(urth) Short Sun blog

Lee Berman severiansola at hotmail.com
Thu Sep 23 11:25:49 PDT 2010

>James Wynn: Wolfe doesn't just create easy allegories of other stories. He is 
>interested in mythology as he is interested in pulp literature. But even 
>more, he seems interested in the way their themes and icons span the globe.
I agree with this. The field of comparative mythology seems so fascinating to me. 
Perhaps Gene Wolfe has no interest in it but hard to believe.
We have Flood and Ark myths all around the Middle East area. If the Bible has a raven 
and dove, Sumerians have a dove, sparrow and raven, and the Masai have a dove and a 
vulture I suppose it could be evidence that the flood stories were unrelated. But so
much more interesting to guess each culture faced the same flood and interpreted it
in a slightly different way. 

>..This is a myth that has been subsumed into an historical character in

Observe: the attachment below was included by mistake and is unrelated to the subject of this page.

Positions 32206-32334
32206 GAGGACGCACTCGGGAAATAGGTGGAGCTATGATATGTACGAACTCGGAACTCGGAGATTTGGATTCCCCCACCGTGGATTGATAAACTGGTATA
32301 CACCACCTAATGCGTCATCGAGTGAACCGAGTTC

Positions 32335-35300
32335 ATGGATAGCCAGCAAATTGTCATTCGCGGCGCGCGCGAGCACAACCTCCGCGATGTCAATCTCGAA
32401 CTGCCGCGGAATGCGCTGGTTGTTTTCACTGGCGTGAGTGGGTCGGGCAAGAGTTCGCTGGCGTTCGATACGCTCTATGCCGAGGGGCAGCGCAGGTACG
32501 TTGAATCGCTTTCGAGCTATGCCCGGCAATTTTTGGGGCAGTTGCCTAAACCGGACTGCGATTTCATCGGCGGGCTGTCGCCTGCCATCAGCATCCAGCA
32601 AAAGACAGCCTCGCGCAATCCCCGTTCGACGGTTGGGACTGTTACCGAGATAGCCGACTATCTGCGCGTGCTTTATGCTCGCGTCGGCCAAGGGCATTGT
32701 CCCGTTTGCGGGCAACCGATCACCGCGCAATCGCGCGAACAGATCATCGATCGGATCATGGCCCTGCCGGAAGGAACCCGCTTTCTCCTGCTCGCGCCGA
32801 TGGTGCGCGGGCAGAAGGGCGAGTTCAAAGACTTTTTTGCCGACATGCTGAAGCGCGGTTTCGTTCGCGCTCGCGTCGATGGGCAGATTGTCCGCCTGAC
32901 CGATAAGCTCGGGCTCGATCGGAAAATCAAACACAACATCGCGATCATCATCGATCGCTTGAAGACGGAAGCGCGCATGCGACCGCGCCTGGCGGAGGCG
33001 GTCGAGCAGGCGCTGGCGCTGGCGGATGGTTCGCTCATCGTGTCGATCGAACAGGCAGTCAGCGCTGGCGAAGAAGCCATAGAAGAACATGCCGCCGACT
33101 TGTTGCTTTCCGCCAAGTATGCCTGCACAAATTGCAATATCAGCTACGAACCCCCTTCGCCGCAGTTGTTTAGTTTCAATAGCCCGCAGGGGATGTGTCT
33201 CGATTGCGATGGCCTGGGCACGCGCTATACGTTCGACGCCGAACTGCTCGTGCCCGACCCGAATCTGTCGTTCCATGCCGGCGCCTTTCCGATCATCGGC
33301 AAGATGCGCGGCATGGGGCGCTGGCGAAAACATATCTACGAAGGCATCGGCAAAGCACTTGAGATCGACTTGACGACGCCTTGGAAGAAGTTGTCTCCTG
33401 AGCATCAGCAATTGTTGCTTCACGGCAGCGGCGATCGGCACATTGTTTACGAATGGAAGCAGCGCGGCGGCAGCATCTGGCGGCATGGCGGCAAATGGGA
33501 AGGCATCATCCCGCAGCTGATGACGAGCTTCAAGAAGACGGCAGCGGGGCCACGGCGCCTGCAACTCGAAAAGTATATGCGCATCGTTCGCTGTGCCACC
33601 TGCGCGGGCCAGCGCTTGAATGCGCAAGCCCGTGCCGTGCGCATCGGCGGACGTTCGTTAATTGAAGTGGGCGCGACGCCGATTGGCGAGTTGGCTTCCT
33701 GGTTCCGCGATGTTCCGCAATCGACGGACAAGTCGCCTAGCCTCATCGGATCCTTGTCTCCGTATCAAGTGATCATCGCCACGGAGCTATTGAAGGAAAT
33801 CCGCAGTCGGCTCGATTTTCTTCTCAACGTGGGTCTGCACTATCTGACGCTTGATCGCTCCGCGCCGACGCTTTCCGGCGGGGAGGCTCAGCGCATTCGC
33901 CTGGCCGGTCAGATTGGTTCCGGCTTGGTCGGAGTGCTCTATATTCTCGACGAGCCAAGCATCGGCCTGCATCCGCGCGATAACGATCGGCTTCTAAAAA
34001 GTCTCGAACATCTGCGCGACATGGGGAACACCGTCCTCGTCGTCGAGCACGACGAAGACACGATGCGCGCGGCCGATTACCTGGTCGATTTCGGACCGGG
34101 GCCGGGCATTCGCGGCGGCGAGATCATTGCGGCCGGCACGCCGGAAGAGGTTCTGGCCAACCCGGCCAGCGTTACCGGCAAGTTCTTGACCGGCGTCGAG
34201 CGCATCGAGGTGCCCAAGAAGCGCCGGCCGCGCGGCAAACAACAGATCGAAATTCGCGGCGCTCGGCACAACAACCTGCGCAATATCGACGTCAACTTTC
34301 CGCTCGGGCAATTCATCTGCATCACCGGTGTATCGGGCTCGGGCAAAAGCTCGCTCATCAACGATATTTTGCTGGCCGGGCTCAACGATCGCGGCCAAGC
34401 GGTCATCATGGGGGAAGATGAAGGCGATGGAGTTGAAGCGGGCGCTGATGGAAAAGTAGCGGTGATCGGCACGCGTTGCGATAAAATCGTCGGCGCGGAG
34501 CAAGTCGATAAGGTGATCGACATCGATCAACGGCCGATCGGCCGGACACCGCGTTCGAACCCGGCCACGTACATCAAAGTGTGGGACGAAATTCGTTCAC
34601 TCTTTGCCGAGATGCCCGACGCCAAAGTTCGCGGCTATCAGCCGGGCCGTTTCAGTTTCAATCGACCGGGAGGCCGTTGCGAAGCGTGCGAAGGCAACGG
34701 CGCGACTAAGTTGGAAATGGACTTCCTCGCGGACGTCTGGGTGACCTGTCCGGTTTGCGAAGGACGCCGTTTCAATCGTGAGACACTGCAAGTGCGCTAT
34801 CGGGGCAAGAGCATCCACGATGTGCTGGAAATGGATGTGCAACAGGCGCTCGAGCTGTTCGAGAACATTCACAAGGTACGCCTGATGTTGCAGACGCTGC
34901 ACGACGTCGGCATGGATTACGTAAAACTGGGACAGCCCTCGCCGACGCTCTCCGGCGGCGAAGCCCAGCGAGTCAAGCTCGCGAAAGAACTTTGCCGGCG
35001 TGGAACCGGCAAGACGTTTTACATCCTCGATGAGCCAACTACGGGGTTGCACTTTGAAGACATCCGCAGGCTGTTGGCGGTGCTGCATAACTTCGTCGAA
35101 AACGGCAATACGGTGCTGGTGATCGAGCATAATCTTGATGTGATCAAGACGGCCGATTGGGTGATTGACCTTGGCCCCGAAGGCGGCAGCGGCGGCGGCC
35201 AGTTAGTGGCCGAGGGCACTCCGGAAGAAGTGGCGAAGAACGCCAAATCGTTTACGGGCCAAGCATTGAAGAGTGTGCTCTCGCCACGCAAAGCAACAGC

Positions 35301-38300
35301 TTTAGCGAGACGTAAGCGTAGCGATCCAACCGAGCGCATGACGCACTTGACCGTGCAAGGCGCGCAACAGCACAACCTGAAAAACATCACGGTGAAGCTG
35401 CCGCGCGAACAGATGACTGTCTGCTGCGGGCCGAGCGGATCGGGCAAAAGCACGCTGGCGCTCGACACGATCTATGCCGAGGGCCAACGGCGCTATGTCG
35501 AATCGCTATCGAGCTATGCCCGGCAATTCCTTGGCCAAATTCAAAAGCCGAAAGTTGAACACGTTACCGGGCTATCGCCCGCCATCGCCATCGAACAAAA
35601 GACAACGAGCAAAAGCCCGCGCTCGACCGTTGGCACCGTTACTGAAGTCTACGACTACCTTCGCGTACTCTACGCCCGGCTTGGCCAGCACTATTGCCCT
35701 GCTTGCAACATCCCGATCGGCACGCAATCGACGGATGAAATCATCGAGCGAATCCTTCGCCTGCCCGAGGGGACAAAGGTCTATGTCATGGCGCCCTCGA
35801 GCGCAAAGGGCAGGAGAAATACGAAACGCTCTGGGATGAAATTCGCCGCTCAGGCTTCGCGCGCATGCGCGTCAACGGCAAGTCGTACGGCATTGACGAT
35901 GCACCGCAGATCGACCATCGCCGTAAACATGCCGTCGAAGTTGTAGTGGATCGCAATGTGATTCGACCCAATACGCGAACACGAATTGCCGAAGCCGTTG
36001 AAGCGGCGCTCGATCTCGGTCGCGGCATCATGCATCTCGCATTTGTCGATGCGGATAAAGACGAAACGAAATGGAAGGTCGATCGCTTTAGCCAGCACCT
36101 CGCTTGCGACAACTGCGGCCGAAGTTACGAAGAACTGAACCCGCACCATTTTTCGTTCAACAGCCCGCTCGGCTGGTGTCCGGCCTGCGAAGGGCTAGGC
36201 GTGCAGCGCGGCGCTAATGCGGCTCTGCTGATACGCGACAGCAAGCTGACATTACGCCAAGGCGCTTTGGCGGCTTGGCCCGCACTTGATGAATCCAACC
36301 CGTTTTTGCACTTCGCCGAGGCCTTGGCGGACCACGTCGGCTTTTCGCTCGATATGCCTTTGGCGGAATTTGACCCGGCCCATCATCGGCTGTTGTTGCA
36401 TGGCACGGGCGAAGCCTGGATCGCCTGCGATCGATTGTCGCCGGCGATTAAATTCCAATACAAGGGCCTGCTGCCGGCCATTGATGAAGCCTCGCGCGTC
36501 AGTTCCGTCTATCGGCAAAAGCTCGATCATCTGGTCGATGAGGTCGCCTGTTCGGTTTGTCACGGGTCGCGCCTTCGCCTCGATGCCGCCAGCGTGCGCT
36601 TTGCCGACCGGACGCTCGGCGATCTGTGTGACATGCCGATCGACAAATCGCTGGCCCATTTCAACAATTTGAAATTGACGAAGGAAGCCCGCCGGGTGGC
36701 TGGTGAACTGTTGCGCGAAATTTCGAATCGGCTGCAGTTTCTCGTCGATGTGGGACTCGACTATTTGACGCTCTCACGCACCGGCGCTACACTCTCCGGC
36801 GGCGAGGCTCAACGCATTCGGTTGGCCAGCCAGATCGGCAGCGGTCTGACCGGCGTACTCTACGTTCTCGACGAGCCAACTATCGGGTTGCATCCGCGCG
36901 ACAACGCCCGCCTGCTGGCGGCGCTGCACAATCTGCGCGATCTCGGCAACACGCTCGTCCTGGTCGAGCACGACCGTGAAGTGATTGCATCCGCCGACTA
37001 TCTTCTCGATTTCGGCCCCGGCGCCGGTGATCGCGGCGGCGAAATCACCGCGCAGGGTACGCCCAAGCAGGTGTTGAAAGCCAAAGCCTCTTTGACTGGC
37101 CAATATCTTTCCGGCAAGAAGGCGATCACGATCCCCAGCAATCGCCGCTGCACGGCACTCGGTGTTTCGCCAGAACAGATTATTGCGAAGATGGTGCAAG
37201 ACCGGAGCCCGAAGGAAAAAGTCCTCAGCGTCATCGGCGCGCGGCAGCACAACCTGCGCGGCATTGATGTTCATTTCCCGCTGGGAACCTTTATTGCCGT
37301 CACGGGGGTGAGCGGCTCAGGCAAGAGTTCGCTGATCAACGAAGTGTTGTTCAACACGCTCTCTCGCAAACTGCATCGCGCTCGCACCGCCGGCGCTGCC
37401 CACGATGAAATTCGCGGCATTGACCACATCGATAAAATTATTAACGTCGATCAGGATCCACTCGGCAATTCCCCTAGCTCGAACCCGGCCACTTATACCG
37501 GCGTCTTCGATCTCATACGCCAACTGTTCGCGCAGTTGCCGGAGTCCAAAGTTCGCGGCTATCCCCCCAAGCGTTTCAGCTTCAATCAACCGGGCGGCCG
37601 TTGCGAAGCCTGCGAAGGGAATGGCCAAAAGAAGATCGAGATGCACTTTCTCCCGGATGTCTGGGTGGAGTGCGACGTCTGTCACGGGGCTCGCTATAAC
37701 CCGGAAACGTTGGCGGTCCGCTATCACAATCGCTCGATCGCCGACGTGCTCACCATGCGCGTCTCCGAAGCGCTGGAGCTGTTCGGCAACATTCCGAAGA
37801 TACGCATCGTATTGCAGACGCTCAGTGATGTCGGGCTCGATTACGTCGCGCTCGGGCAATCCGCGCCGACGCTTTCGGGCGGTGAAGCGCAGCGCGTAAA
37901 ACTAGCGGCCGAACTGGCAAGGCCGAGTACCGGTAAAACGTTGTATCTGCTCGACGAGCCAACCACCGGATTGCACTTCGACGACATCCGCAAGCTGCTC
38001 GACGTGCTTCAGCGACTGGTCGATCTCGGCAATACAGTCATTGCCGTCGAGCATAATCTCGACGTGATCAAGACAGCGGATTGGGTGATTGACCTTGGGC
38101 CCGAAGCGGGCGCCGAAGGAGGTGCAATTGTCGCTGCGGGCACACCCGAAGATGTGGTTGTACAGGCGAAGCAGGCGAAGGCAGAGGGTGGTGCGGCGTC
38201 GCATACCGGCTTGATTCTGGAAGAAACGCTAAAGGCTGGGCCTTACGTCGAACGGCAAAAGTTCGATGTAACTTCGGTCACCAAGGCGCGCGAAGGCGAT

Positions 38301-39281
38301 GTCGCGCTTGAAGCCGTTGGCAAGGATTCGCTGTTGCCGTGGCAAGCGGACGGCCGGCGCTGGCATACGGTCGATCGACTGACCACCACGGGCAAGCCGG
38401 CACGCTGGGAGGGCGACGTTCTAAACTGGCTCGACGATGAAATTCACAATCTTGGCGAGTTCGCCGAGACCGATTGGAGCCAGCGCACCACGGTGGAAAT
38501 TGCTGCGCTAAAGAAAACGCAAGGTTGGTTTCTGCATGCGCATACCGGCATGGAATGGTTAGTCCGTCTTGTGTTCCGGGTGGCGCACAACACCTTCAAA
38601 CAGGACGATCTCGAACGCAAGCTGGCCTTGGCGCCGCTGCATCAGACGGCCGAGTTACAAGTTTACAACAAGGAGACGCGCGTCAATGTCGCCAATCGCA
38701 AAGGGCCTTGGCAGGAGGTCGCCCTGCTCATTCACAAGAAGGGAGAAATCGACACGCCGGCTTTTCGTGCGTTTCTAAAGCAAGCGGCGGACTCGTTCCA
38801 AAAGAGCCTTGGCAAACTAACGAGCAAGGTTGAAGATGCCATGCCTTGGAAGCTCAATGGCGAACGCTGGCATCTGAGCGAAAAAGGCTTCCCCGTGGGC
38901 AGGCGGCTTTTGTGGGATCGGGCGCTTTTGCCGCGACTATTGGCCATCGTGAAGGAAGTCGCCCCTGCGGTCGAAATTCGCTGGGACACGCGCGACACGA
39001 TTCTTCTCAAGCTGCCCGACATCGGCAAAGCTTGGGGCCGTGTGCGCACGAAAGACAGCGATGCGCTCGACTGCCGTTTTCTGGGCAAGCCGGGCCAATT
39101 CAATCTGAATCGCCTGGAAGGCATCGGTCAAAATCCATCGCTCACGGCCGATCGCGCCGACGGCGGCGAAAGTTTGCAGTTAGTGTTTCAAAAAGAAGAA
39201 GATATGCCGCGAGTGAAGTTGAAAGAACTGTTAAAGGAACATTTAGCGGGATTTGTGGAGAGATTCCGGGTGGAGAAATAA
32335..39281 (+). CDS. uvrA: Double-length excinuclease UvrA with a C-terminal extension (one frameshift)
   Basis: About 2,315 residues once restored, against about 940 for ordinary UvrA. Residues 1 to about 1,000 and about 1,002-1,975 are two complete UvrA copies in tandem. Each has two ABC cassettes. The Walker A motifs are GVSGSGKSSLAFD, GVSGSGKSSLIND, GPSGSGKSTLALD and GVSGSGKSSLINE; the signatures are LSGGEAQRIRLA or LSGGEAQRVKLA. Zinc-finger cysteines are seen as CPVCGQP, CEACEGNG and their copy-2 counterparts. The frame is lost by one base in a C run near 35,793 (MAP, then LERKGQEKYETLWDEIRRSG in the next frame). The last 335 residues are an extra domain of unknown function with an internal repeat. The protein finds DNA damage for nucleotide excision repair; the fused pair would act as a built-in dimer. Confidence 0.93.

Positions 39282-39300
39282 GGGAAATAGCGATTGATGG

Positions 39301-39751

>the same way that King Arthur and Alexander the Great subsumed myths 
>from much more ancient periods.

Yes, leaders, like floods can be the shared historical reference which gives rise to 
similar myths and legends in a given area. I'd want to add that the shared human 
condition itself also gives rise to parallel stories and legends from around the world.
I hope it is not too sacriligious to suggest that the stories of sexless pregnancy found
for Early Summer and plant juice, Juno and foxglove, Shing Ma and Waterlilly etc. share
a cognate in the Mary/Jesus story, all rooted in the cultural roles for women and sex in 
human society. 
Some think that the mythology of dwarfs, sprites, giants and dragons etc. has its basis 
in primate and earlier mammalian genetic memories from when various sized human species 
co-existed and earlier times when there were flying reptilian creatures in the sky. 		 	   		  

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